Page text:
“The idea for an intimate festival running over a long weekend grew from my love of Baroniet Rosendal and has been made possible by the addition of the new concert hall. We have also been extremely fortunate to have had the opportunity to purchase two Steinway grand pianos which I happened to come across whilst they were being restored. One of them, dating from the 1980’s, I actually played on for my first Schubert recording nearly 15 years ago (the Sonata in A major, D959) so it will be special to see it housed in the Manor House alongside the existing historical instruments collection which includes an 1860 Pleyel piano.”
Leif Ove Andsnes in the original barn in Rosendal Leif Ove Andsnes in the original barn in Rosendal

Introducing the Meyer Sound Constellation System at Rosendal

The “Great Hall” (Riddersalen) at Rosendal  is one of the most intimate venues in the world to offer an optimum environment for musical enjoyment with acoustical enhancement from a Constellation system provided by Meyer Sound of Berkeley, California.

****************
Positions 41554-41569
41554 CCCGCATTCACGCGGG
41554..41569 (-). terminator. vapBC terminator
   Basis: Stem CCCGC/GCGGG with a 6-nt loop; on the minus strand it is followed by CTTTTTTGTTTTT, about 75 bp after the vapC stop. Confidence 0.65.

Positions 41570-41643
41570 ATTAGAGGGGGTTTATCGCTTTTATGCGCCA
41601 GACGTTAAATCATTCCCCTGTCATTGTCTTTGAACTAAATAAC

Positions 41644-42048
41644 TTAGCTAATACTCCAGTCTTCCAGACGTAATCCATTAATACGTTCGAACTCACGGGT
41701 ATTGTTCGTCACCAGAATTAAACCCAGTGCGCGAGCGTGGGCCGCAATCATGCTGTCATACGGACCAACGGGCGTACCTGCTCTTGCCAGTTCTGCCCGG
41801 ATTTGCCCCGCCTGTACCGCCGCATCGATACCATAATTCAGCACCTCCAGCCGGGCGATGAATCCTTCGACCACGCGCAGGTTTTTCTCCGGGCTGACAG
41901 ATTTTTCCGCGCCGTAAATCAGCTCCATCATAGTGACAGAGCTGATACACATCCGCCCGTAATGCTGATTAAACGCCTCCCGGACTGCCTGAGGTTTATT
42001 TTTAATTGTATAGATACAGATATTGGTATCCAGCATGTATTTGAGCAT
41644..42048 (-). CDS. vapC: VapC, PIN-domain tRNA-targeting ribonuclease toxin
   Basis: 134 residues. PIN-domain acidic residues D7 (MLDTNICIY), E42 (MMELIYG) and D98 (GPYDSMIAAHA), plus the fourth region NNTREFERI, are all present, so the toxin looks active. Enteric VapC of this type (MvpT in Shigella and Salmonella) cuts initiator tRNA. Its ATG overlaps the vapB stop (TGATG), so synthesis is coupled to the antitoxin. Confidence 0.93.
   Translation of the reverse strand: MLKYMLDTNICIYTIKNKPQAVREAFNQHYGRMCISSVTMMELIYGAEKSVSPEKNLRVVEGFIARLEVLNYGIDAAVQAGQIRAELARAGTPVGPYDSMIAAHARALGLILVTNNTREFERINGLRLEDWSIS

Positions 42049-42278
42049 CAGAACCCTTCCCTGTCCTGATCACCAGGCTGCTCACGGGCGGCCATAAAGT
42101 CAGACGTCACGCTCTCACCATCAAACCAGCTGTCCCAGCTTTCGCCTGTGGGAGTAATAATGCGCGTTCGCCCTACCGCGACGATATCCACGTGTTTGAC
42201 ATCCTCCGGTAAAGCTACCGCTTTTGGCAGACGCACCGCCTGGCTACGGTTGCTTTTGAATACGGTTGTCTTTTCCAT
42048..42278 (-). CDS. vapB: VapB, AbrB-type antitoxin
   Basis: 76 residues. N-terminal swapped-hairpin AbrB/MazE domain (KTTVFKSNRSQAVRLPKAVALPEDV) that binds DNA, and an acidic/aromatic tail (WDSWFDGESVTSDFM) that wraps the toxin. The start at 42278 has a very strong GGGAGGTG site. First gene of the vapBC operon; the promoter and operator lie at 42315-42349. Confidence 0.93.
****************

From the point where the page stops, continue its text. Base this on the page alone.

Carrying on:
Constellation instantly transforms the elongated barn – a structure never intended to serve as a concert hall – into an acoustical space ideal for hosting chamber music. The main challenge with Riddersalen lies in the dimensions of the building, which is long enough but too narrow and lacking in sufficient volume to function acoustically for chamber music.  By applying advanced acoustic engineering coupled with the latest in high-resolution digital signal processing, Constellation widens the perceived aural space and creates a rich, immersive acoustical ambience.

Constellation does not directly amplify the instruments.  Instead, it captures the natural acoustical environment of the hall and subtly modifies the surrounding acoustical characteristics.  The entire reverberation envelope can be precisely tailored to the acoustical requirements of the performance.